Are You Using the Magic of \\\'Multi-Modal\\\' Teaching and Learning?
Aug 6, 2009 Learning Methodology 3586 Views
Have you ever felt that you were a really good learner but not necessarily in the way learning took place when you were in school? Did school sometimes make you feel stupid? Many of us feel this way, and because of this, many of us also feel that we must not be very smart.
In formal education you basically learned to learn in two or three ways -- the famous "reading, writing, and 'rithmetic" that are at the heart of most of the learning we did in school.
Take yourself through a quick inventory of some learning strategies in the table which follows. See what you can learn about your own learning!
When you have something that you really want to learn or something you need to teach to others, what do you do?
Check off everything on the list below which applies. Trust your intuition. Don't over-analyze this!You may add some of your own ideas at the bottom of the list as well.
___ Talk with other people to get their advice
___ Read books or articles on the topic
___ Listen to informational tapes or CDs
___ Attend a workshop, seminar, or special training session
___ Watch a video, DVD, or go to a movie
___ Search for information on the internet
___ Just figure it out for yourself
___ Make diagrams, pictures, flowcharts, graphs of the information
___ Memorize facts, figures, concepts, or statistics related to the topic
___ Interview an expert or some other knowledgeable person
___ Do library research or purchase books on the topic
___ Spend time alone thinking about it
___ Subscribe to magazines, journals, or periodicals
___ Observe & copy a master
___ Watch educational TV programs
___ Seek out some kind of spiritual guidance or insight
___ Go for walk to mull things over
___ Meditate on it
___ Make up a song, jingle, or rhyme to help remember
___ Get out into nature
___ Find a coach or mentor to consult with
How many of the items you checked did you get to use when you were in school? In order to learn smarter, we've got to find ways to tap our true genius for learning.
I want to tell you two stories to illustrate what I've been talking about so far. Both are stories about my daughters. Neither of them learned the traditional way. They struggled all through their formal education and exasperated their teachers in the process!
DAUGHTER STORY #1
My eldest is very much a BodySmart learner. When she was in school she was always wiggling in her seat. Her teachers frequently had to tell her to sit down because she would be at someone else's desk wondering what they were doing.
At home, when she was doing her homework, she used the "wandering nomad" approach to learning -- she would be all over the house, first lying on the floor with feet propped up on a coffee table, then a few minutes later, going to the kitchen for a snack with a book in hand, reading. Next she'd be sitting on the back of a sofa. I would often say to her, "Esther, will you please get started with your homework!"
She would say to me, "Dad, I am doing it. I'm almost finished!" Her teachers often thought she was trying to disrupt the class, but at home she would always say, "If I'm going to learn this, I've got to be moving around." And she was right. If I'd made her study my way she would never have gotten it. When she did it her way, she learned the required material quickly and easily.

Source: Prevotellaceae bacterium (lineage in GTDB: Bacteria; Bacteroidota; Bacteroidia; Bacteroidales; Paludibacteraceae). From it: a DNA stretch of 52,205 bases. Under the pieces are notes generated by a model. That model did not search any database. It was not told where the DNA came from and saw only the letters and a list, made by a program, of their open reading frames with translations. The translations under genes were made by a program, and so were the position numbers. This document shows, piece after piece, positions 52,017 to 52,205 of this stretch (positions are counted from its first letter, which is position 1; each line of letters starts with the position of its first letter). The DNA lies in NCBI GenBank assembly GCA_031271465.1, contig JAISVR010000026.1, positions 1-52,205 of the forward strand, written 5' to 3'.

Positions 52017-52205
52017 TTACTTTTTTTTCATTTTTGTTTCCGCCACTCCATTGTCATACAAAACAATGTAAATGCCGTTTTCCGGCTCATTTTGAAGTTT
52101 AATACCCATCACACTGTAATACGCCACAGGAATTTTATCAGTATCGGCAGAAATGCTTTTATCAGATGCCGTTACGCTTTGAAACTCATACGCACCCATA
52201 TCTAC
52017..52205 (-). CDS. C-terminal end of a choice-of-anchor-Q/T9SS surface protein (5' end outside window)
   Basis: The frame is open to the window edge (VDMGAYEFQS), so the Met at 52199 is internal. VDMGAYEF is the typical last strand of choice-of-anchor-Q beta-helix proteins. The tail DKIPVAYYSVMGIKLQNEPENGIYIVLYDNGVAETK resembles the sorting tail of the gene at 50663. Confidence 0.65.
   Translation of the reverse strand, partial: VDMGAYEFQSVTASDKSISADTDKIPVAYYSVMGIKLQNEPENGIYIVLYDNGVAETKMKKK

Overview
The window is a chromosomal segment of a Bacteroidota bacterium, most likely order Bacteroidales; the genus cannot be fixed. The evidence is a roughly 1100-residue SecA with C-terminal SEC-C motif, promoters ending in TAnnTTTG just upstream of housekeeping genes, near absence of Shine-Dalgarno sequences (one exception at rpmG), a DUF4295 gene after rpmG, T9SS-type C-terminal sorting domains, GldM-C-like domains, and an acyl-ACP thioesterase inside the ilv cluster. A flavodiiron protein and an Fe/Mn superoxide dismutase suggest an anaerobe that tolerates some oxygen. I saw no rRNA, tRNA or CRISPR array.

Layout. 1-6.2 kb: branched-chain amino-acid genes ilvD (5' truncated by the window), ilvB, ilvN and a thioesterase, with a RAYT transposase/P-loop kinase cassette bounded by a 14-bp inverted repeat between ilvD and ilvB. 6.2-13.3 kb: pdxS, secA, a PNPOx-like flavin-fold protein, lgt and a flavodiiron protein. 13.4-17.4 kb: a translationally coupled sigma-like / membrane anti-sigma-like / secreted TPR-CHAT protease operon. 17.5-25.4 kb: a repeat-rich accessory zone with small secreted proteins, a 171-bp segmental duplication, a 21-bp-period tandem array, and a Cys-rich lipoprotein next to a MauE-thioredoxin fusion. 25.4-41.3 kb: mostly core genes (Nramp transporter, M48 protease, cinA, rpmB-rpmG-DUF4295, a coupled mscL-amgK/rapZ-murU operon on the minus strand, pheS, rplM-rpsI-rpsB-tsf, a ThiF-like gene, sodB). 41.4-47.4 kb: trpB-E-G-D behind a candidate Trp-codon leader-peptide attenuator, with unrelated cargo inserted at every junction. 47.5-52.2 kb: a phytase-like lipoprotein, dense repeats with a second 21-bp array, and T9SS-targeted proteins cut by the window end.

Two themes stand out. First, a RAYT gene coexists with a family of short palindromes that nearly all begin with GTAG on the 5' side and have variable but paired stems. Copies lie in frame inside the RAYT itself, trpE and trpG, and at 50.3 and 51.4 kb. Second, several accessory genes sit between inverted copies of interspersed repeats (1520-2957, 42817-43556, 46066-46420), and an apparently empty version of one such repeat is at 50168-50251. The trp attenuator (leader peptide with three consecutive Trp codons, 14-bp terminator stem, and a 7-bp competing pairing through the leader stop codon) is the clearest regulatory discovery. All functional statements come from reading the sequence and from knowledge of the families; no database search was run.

I also discovered that whenever I could incorporate physical movement into the learning itself, using role playing, dance, physical exercise, and gestures, she would learn the required information more quickly, she'd remember it longer, and, more importantly, she'd have a much deeper understanding of what she was studying.
DAUGHTER STORY #2
My younger daughter, Naomi, is very strong in ImageSmart. In school she drove her teachers crazy with her endless doodling during lectures. Every margin of every worksheet or paper was filled with little pictures, images, squiggles, and doodles. She carried a secret supply of colored markers in her purse. When the teacher's back was turned, out came the markers so she could add color to her drawings.
Many a teacher would say to her, "Naomi, put those markers away and pay attention!" She would put the markers away, but, interestingly enough, as soon as the markers were put away, she was no longer paying attention. There was something about the activity of her doodles, pictures, images, colors, designs, and squiggles that kept her involved in a lesson.
For Naomi to learn something she had to be able to visually represent it in some fashion through drawing, painting, sculpting or creating pictures inside her head.
"MULTI-MODAL" TEACHING AND LEARNING
I am suggesting that if you want to reach everyone, every time in the mentoring, coaching, and training you provide you've got teach whatever you're teaching "multi-modally". What is multi-modal teaching and learning? In a nutshell . . .
-- The more different ways you learn something, the more you really learn it.
-- The more different ways you learn something, the more you will remember it.
-- The more different ways you learn something, the more you will genuinely understand and assimilate it.
I want you to see how easy and fun it is to reteach yourself and your participants to learn in this way. You used to know how to do this when you were a kid, so really all I'm suggesting is reawakening how you once learned!
The 8 Kinds of Smart (a.k.a. multiple intelligences), which are already inside of each of us, provides you and your participants with an easy and practical way to learn and teach multi-modally. For real learning to occur it must happen throughout your entire brain-mind-body system!